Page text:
Review: InSecurity 1×1

The Piglet Files in Canada - and just as funny


In Canada: Tuesdays, 8.30pm ET, CBC

I always approach Canadian comedies with a degree of trepidation these days. While Canadian drama is on something on a roll, every comedy I watch is a stinker, whether it’s 18 to Life, Men with Brooms, Hiccups or anything else that comes my way. Basically, it seems no matter who it’s by, who’s in it, what it’s about or what channel it’s on, a Canadian comedy is a desperately unfunny half an hour that makes you wonder where the Kids in the Hall are when you need them and how much Canada can pay Ryan Reynolds, Steve Martin et al to come back.

So I really wasn’t expecting a lot from CBC’s InSecurity, which is best thought of as the Canadian version of 1980s British sitcom The Piglet Files. In it, agents for the fictional Canadian intelligence agency, NISA, run around saving the country completely accidentally since they’re actually – with one exception – a bunch of incompetents. Thankfully, so are all the bad guys – because they’re Canadian and Canadians are inherently loveable and not good at stuff that involves violence apparently.

And you know what? I was expecting not a lot and not a lot is what I got. Queue the trailer.

InSecurity is an action comedy about the men and women of the National Intelligence and Security Agency (NISA). Each week special agent Alex Cranston and her team of espionage misfits take on a mission vital to national security. They go where others can’t go. They do what others won’t do. And they screw up in ways that can only be described as world class. But like all great spy heroes, Alex and her NISA team get the bad guys and make Canada a safer place. Just not always on purpose.

Is it any good?
You know how it is when you start watching something and you know instantly – within a minute, say – that it’s a stinker. I got that feeling immediately with InSecurity. By about four minutes in, I was wondering if I could read some instruction manuals, count rice grains, or watch paint dry – all more fun activities than watching InSecurity. Then after a few minutes that almost raised a laugh out of me, it was back to square one again.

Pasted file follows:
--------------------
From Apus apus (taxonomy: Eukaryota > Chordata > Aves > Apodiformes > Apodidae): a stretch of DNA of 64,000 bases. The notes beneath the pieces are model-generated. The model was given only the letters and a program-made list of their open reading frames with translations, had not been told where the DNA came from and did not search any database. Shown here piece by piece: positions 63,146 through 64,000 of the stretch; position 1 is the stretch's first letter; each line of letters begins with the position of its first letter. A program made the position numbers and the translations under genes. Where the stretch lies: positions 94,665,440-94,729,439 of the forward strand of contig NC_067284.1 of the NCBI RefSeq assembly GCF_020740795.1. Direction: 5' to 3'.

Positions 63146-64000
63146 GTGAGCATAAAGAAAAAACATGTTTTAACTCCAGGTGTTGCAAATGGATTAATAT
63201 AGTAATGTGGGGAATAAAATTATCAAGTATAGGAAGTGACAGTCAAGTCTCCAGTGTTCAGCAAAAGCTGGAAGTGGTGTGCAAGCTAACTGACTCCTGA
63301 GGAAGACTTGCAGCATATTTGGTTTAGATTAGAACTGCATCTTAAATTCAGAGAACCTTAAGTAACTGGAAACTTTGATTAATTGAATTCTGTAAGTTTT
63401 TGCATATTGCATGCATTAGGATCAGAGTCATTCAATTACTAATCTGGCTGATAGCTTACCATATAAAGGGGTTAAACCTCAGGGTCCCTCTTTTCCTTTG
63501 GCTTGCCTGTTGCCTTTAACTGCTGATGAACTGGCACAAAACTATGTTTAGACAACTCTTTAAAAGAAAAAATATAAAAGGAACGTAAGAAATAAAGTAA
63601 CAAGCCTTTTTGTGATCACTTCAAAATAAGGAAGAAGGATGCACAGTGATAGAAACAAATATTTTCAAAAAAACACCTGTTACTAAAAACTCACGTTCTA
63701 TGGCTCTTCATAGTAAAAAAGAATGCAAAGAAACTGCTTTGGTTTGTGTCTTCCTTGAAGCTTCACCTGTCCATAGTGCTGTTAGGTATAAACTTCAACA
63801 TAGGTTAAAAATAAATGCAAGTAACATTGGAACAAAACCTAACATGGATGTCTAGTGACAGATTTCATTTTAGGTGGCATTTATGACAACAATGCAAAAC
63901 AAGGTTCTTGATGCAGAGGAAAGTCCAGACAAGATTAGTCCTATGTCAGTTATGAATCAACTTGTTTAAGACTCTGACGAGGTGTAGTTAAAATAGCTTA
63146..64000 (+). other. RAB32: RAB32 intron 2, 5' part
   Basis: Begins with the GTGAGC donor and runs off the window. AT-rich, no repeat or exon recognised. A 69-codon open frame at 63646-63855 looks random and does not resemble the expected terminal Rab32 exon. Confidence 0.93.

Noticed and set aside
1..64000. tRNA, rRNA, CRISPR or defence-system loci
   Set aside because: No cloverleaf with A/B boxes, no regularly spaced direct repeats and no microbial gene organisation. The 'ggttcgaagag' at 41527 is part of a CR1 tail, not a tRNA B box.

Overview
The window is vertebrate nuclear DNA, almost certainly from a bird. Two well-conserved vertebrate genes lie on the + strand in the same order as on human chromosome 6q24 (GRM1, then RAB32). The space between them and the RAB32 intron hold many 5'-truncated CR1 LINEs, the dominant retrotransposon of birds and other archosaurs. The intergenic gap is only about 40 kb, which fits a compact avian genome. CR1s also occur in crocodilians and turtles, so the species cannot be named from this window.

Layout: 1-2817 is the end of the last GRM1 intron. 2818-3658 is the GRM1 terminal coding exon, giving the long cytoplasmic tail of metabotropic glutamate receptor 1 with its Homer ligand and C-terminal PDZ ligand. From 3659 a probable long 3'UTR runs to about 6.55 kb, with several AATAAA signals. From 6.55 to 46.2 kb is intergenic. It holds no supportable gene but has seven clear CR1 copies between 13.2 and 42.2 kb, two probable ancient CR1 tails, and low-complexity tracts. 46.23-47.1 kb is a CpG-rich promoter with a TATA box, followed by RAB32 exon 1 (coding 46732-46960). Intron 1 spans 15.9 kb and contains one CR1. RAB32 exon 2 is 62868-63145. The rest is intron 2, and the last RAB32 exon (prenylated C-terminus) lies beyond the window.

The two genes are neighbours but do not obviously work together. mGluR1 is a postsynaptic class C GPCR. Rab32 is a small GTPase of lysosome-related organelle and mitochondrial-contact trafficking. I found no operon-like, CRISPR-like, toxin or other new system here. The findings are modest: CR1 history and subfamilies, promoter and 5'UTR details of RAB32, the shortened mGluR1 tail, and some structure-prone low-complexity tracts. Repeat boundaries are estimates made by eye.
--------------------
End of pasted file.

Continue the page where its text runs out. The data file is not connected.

The basic problems with the show are

  1. The script
  2. The characters
  3. The actors

Now the script really isn’t funny. It’s dumb. It occasionally hits some fun spots – a torturer turns out to have been at high school with the spy he’s interrogating and they reminisce and catch up on what everyone’s up to – but largely, it’s dumb and you can see pretty much every punchline abseiling in from out of a helicopter a minute before it arrives. One spy who’s immensely dumb sees he’s got over 80 in an evaluation while the other much better spy gets 26. What can that mean? Well, doesn’t it mean that low is good, high is bad? You’ll have to wait 10 minutes for that punchline to turn up and try to surprise you. That’s InSecurity‘s idea of a joke with a delayed pay-off.

The characters, most of whom can barely be described as such, are just types and while they’re not exactly stereotypes, come perilously close at times (young white guy who’s macho and dumb, old white guy who’s fat, Asian woman who’s aggressive and sly, African guy who’s good with a knife and has quaint customs, young white woman who’s perky and insecure, boss who’s a bit of a sexual harasser). None of them are especially likeable. You don’t want to get to know them. They’re just plot functions.

Then there’s the ‘actors’. They seem to have read the book that says “you’re in a comedy therefore subtlety is something you absolutely must not go near”. They’re atrocious, horrible, horrible actors. This is even true of Rémy Girard, who while probably great in French (he’s been in the likes of Jésus de Montréal), seems to be having extreme trouble delivering lines in English in a manner that could be described as convincing. But worse still, the regulars are all better than the guest cast, who seem to think they’re in a Saturday morning kids show.

There’s actually one exception to all of this: team leader Alex Cranston (Natalie Lisinska), who’s the one half-decent character and the only convincing actor in the whole show. She’s about the only thing that’s watchable in the show, but even she’s yucking it up a bit.

As I said, this is basically the Canadian version of The Piglet Files, so if unsophisticated, clichéd 1980s comedies are what split your sides, this could be the show for you. Otherwise, steer clear of it.


  • Rob Buckley

    I’m Rob Buckley, a journalist who writes for UK media magazines that most people have never heard of although you might have heard me on the podcast Lockdown Land or Radio 5 Live’s Saturday Edition or Afternoon Edition. I’ve edited Dreamwatch, Sprocket and Cambridge Film Festival Daily; been technical editor for TV producers magazine Televisual; reviewed films for the short-lived newspaper Cambridge Insider; written features for the even shorter-lived newspaper Soho Independent; and was regularly sarcastic about television on the blink-and-you-missed-it “web site for urban hedonists” The Tribe. Since going freelance, I've contributed to the likes of Broadcast, Total Content + Media, Action TV, Off The Telly, Action Network, TV Scoop and The Custard TV.